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A radical shift in global consumer attitude is underway - the rise of the conscious consumer. Today’s events must evolve with them. How can you innovate your events with purpose to build brand love and loyalty for your clients?
People no longer want just products or services - they want authentic experiences with a deeper purpose. Experiences that reflect our values.
The best, most competitive brands in our world today increasingly gravitate toward greater social purpose, sustainability and a net positive impact. They want us to get outdoors instead of shop Black Friday. Or celebrate our imperfect bodies as our real beauty.
What’s behind this shift?
It’s the rise of conscious consumers.
The Opportunity for Event Planners
People want to connect with brands that stand for more than just profit. And we want to know that our market choices reflect our values and how we see the world.
At the same time, younger consumers increasingly want authentic experiences over material products. They know that while experiences themselves won’t last, their impact does and it can bring deeper personal meaning and connection than a product that sits in a drawer or on a shelf.
These two culture trends – a shift toward greater brand purpose and more immersive experiences – are great news for event producers! Our core industry was built on experience design. But how do we capitalize on this bigger shift toward a purpose-driven world? The answer is to deliver events with a smarter conscience. We must design experiences that not only tell a brand story, but also connect with our own human values and reveal the promise behind the brand.
Most people agree it’s no longer okay to be an oil baron by day and a philanthropist by night. We want to live authentically across both our personal and professional lives. This creates a drive towards greater sustainability and environmental innovation, and it’s an area where events can really maximize brand love and minimize impact. Think of this as your event S.O.S. – smart, original, sustainable.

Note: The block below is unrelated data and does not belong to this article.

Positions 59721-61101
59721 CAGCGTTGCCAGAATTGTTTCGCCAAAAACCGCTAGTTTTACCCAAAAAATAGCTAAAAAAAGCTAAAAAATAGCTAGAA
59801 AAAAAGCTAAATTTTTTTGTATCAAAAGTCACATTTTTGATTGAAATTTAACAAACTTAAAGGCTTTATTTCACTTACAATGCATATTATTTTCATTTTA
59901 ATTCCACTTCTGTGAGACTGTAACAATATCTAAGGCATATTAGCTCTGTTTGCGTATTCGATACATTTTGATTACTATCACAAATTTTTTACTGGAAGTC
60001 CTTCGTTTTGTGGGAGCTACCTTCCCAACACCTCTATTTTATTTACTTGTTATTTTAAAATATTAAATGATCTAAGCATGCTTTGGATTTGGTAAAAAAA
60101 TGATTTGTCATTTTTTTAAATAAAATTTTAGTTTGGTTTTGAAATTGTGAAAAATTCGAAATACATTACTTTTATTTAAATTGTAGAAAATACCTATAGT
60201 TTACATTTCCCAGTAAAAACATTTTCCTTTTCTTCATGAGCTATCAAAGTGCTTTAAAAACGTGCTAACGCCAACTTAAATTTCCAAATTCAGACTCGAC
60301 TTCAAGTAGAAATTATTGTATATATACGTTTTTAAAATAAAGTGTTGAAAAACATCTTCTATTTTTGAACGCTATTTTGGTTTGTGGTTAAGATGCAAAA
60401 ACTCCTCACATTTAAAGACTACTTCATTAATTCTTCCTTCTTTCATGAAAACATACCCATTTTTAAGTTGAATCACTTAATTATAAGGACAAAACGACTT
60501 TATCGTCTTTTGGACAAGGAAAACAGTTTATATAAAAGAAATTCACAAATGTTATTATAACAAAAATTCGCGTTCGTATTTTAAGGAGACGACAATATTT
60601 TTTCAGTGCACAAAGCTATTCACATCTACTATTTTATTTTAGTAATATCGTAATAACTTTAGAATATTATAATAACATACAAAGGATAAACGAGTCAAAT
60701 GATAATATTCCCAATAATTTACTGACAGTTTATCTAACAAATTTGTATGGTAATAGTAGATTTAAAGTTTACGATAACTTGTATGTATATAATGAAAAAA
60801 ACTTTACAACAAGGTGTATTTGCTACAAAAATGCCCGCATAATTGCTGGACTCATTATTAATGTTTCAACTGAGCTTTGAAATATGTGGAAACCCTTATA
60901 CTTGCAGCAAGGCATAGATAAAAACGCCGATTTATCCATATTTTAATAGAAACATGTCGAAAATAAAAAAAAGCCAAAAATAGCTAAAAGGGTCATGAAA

Recycling today is a no brainer. We naturally expect it at home or at our events. But we can go much deeper to make our event waste streams smarter. Think first about right sizing your products – you don’t need a 12” plate for a 3” slider – and choose reusable over disposable. Even disposables now have creative options, from cool compostable to genre-bending biodegr(edible) cups. We produced a 300-person launch event this summer that had just one 4lb 2oz bag of garbage, and nothing about the event felt overly green.
Globally we waste 40% of all the food we grow and nearly half our landfill waste is food. Consumers and industry both play a role. Work with your chefs to innovate all of this. Source delicious but imperfect (ugly) produce that otherwise gets tossed at the farm. And integrate food rescue into your event to make sure any excess food goes on to nourish the food vulnerable.
Ditch imported fresh cut flowers. Instead source killer succulent centerpieces that can be replanted or design micro-tabletop herb gardens that guests bring home to their kitchens.
Push for zero carbon. We’ve popped up solar micro-grids to power food trucks and run entire stage performances off green energy. Local talent sourcing and using the share economy to transport your staff also helps cut fuel and carbon emissions.
Go paperless with digital apps. And honestly, scratch the useless gift bags. The goodies almost always feel cheap or promotional and no one keeps them. We believe it just creates a negative consumer touch point. Instead, create guest experience bags – like test-drives in a Tesla or carbon offsets for their next trip – items that are useful or sexy. We’ve even popped up a farmer’s market by the exit where guests fill up a bag with baby organic produce before leaving.
Social Impact and Community Innovation
There’s no reason an event should only enrich or delight the people attending. Be exponential and use an event to build even greater human capital.
Staff hiring and vendor selection are your biggest line items. Make these dollars count for more than just a top service. Have your decisions reflect your values. Give preference to LGBT, minority, or women-owned businesses. We hire certified B Corps – exceptional companies that are proven to use business for good.